I couldn’t disagree with you more on the impact of these symptoms and that there are always underlying problems. I have a good marriage, although not perfect, three weeks out of the month. Then the madness hits. It’s like one of our kids observed, it’s living with the “Hulk”!! All the screaming and criticism. She can walk through the door first thing in the morning and start in on everything she doesn’t like about me and every other verbal abuse she can hurl. I don’t buy into this excuse that this is just something women “go through” and that everyone should just be understanding. I’d love to see all the forums from women if the situation was reversed. I’m sorry but I’m just tired of it. Right now I’m just hanging in for my kids, because she won’t question a Doctor, most of whom ignore problems like this, and won’t get counseling help.


Magnolia July 4, 2014 at 12:05 pm

Hi there Tired,

Lately I haven’t been too sympathetic to most of the men who have found their way to this blog. Primarily because they sound like whiney little brats with no consideration whatsoever for anyone else except themselves.

To hear THEM tell it, THEY are the ones who are going through perimenopause and just can’t understand why I have no concern for them.

However, because you are here to vent some of your frustration and you are also doing it in a respectful manner, I will take some time to address the issues you’ve raised here. First, and most importantly, I would suggest that you read more posts here on this blog.

For many years I’ve offered a lot of compassion to the men who come here trying to understand perimenopause. I have stated unequivocally many times that I am very aware that perimenopause affects other people besides the women who are going through it.

In fact, I’ve told women here, and I’ve even said the same about myself, that it’s important to take responsibility for your behavior and actions. So, if an apology is due, give it.

What I will continue to say (and you are free to dismiss it entirely) is that there is a biological and physiological component to perimenopause that has NOTHING TO DO WITH FREE WILL.

Because if THAT were the case? Then we could also will away:

hot flashes and night sweats

erratic menstrual cycles


heart palpitations

vertigo & dizziness

anxiety and panic attacks


loss of libido

vaginal dryness

urinary incontinence

heavy bleeding

blood clots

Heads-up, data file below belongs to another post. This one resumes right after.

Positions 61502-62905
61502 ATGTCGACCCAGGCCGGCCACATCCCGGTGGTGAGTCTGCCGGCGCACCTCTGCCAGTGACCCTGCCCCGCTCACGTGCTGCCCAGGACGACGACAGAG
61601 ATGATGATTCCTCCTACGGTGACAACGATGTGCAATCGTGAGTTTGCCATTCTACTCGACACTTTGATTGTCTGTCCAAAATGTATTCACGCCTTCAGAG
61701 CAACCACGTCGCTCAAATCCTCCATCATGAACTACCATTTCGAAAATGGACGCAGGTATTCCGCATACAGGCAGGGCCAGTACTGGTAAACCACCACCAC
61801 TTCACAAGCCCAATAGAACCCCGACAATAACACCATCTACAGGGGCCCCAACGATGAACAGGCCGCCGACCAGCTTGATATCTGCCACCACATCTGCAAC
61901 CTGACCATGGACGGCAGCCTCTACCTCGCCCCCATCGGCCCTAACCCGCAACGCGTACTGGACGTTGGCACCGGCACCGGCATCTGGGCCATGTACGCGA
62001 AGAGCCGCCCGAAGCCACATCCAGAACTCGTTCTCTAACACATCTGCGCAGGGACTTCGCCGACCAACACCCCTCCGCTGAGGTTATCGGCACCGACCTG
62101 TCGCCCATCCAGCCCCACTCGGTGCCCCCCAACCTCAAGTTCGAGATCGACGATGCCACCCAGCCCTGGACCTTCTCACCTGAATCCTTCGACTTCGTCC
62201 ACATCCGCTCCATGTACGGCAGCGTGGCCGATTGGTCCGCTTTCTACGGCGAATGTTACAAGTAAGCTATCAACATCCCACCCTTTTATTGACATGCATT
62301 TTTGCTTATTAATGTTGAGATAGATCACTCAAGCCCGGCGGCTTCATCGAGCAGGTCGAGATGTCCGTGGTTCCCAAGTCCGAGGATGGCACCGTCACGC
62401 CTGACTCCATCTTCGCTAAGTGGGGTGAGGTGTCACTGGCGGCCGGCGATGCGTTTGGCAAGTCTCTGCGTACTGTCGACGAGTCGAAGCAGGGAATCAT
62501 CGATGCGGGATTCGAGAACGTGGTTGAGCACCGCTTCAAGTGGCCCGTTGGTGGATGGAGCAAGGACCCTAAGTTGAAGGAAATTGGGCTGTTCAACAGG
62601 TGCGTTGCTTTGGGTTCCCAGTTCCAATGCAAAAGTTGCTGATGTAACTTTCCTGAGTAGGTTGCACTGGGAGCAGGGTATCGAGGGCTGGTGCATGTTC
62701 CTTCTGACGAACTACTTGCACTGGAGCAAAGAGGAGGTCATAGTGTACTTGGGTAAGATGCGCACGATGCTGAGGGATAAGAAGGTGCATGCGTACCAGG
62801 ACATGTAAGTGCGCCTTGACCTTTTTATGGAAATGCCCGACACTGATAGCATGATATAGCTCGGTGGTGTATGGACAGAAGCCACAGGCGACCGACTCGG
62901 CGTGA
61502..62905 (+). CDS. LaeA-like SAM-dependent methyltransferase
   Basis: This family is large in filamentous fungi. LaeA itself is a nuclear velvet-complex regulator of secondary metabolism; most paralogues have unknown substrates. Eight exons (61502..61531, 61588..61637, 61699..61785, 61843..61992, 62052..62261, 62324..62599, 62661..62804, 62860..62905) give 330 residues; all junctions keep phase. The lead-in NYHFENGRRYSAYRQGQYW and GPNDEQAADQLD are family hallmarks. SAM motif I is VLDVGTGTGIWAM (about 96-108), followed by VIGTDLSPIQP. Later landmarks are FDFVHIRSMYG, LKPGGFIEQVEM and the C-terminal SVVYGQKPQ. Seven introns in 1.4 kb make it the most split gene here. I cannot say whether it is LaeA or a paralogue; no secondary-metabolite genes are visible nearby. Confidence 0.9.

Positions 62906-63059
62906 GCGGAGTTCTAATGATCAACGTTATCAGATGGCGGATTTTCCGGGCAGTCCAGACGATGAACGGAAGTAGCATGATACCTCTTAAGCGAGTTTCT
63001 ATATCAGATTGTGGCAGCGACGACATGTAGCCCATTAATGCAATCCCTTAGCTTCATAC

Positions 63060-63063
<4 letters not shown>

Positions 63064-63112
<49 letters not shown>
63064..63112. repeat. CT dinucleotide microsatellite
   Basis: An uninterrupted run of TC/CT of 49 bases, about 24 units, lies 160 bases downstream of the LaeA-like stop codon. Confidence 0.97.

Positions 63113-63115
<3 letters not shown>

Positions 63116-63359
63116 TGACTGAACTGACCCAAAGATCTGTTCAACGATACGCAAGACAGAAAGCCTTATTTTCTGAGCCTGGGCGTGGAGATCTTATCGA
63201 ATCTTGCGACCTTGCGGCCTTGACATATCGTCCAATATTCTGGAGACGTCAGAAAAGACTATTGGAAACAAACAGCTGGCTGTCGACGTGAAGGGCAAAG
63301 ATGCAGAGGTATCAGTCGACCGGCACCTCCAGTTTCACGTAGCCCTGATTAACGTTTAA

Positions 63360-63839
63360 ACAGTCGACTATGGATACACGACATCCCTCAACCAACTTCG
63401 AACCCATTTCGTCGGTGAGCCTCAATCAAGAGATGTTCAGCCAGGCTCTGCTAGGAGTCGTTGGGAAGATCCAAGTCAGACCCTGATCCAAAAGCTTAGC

hair loss……and oh yeah,

all that unwanted weight gain around our midsection

Because whether you care or not, “Tired,” hormone imbalance causes all of these things for women in perimenoapause, in addition to the horrible mood swings that cause women to swing from blood curdling rages, to paralyzing depression.

Ask me how I know.

I am very sorry that it is difficult for you to see past your wife’s behavior and try to understand that perimenopause really does cause these things. If you think it’s hard for you? You should walk in our shoes for a few months.

And listen up, sir, we DO put up with a lot of crap from men. Okay? Men are as affected by their hormones as women are. How many times have we been told that when men can’t keep their eyes off of a woman’s breasts, or their hands to themselves, or their penis in the marital bed that…..”men have needs” or “boys will be boys”

So, just because men do not experience hormone imbalance in the exact way that women do, doesn’t mean you don’t have your OWN issues that WE are forced to put up with too.

Maybe if you were willing to see things from her point of view, you might not be so tired. And if men “go through” issues of erectile dysfunction, or problems controlling their aggression due to testosterone issues, then women “go through” hormone issues too.

Unfortunately a lot of doctors (who are men) don’t know what to do about perimenopause. So you’re preaching to the choir when you tell me they ignore the issues. I know they do. And so do all the women who go to them for help and get nothing but a shrugged shoulder and a prescription for antidepressants.

And finally, let me reiterate one more time so it is the last thing you read: